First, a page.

Drinking Water on the HCG Diet
We've all heard it before... Drinking water is important. This is not necessarily a groundbreaking, new concept for most people, but on the HCG diet, it is very important to know how much water you are consuming and whether it may be too much or not enough. So let's dive into the subject of water intake on the HCG diet a bit further...
Is There Such a Thing As Drinking Too Much Water?
Is there really such a thing as drinking too much water? The answer is a resounding...yes. It is possible to overdo it when it comes to water consumption, and it can even be life threatening. HCG dieters don't typically have a problem with this vs. athletes who are very active and sweat often, but it CAN happen. Too much water combined with a loss of sodium (salt) from either cutbacks in diet or sweat can cause a condition known as hyponatremia. Just as high levels of sodium can increase blood pressure and cause certain symptoms, low levels of sodium can also have a profound effect on the body. Symptoms may include but are not limited to headache, dizziness, fatigue, and even fainting in some cases. It is still important to drink plenty of water, and by no means should you cut back on your water intake or feel concerned if you drank 2 an a half liters vs. the required 2, but keeping your electrolytes in balance is equally important as well.
If you happen to experience some of these signs and symptoms from sodium loss, simply adding a tiny bit of salt to your prepared meal/dish or a warm cup of tea should do the trick. And make sure to make it a priority to drink water throughout the day. Avoid drinking an extremely large amount all at once. The kidneys can only process a certain amount of fluid at the time.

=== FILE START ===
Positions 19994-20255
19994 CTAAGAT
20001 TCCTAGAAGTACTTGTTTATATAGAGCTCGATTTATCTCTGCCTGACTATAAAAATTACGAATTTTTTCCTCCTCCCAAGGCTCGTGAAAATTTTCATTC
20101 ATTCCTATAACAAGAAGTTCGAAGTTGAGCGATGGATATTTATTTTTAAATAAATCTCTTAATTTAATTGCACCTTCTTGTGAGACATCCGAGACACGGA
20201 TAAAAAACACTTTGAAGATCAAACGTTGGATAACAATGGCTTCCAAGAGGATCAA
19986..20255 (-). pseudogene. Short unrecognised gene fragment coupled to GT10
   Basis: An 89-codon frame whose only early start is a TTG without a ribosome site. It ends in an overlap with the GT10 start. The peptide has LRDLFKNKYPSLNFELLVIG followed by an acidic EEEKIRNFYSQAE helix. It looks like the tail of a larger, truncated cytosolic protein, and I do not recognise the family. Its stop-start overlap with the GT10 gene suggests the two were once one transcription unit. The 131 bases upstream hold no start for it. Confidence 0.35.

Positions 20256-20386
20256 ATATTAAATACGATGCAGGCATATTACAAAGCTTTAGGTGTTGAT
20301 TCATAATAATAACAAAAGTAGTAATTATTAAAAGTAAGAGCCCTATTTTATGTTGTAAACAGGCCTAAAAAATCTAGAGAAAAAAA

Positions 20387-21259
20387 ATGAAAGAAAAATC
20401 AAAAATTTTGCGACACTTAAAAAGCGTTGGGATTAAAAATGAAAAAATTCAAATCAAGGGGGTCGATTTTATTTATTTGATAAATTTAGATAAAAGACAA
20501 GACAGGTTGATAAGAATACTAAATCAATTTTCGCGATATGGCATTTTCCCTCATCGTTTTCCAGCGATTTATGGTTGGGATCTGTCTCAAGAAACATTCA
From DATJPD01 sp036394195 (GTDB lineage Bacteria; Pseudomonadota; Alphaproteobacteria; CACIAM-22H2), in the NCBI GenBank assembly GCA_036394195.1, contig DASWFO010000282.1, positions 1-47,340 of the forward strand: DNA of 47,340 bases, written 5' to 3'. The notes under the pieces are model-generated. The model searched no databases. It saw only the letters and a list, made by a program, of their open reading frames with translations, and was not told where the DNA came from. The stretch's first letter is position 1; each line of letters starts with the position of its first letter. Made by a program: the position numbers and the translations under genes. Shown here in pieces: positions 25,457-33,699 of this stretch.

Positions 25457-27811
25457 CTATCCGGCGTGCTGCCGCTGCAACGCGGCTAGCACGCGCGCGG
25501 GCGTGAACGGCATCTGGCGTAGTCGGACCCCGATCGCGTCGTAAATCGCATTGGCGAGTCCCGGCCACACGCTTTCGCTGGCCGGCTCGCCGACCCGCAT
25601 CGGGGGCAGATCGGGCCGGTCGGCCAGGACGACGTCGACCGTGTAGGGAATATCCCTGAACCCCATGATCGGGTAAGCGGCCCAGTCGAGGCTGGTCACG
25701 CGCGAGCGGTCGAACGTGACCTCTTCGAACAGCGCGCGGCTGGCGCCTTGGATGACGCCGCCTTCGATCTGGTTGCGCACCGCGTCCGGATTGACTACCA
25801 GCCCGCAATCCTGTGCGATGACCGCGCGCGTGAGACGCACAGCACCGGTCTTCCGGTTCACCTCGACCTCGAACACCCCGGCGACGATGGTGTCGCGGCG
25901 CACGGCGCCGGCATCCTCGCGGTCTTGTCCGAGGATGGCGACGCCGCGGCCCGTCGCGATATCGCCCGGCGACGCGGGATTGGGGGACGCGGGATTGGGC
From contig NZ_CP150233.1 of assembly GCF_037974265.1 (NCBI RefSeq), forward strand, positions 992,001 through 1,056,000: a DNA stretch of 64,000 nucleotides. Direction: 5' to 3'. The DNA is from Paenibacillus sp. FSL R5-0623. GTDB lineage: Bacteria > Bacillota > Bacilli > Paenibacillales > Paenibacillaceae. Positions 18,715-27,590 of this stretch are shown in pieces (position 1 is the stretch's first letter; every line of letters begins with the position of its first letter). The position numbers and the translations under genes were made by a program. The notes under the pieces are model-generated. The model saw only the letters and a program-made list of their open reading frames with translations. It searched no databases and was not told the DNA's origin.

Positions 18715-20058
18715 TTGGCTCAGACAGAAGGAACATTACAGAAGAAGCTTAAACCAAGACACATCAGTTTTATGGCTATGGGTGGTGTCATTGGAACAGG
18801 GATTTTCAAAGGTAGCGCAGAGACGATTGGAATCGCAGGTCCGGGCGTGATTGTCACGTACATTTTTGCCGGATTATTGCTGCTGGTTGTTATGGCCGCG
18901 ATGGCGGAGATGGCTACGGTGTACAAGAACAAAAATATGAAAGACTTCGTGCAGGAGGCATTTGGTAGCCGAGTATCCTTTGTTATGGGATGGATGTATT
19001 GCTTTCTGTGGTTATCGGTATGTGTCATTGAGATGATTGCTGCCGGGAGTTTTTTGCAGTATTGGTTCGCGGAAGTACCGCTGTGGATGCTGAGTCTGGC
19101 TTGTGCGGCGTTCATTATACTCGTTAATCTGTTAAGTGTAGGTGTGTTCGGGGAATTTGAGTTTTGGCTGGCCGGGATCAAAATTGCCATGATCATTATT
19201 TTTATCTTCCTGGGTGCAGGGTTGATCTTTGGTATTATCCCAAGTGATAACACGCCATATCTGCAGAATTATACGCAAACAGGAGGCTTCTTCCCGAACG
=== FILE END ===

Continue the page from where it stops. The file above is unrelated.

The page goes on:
How To Know If You're Drinking Enough Water?
According to Dr. Simeons' original HCG protocol, the recommended (and required) amount of water, on the HCG diet, is 2 Liters each day or around half a gallon. Following Dr. Simeons' advice on this issue (or any HCG diet concern for that matter) is always a great guideline to stick to first and foremost. But can be a few other ways to "guestimate" where you fall on the water drinking scale...
Check your urine. Not drinking enough water and dehydration can be noticed quickly by the appearance of someone's urine. Typically, the smaller the amount and the darker the urine, the more dehydrated the individual. So, if your urine looks dark, or straw colored and there's not a lot of it, it may be time to up your fluid intake.
Weigh yourself. This tip may be a given for most, but your daily weight can actually tell you a lot about your hydration status. Sometimes, an unexpected quick jump up in weight can simply be a result of something salty eaten the night before. Our bodies are made up of over 60 % percent water, and we need water replacement to rid our bodies of excess sodium. If you see a rapid weight increase on the scale or your fingers and/or ankles are swollen, then it's possible that you are showing signs of dehydration and sodium build up. Our bodies will actually hold onto water (much like a balloon) unless we continue to flush out the excess sodium with frequent water replacement. So drink up throughout the day!
For some of us drinking water can be a challenge. So, if you missed our blog post on how to make to make drinking water a bit easier, you can find it here at http://nuimagemedical.com/tips/5-simple-ways-to-make-drinking-water-easier/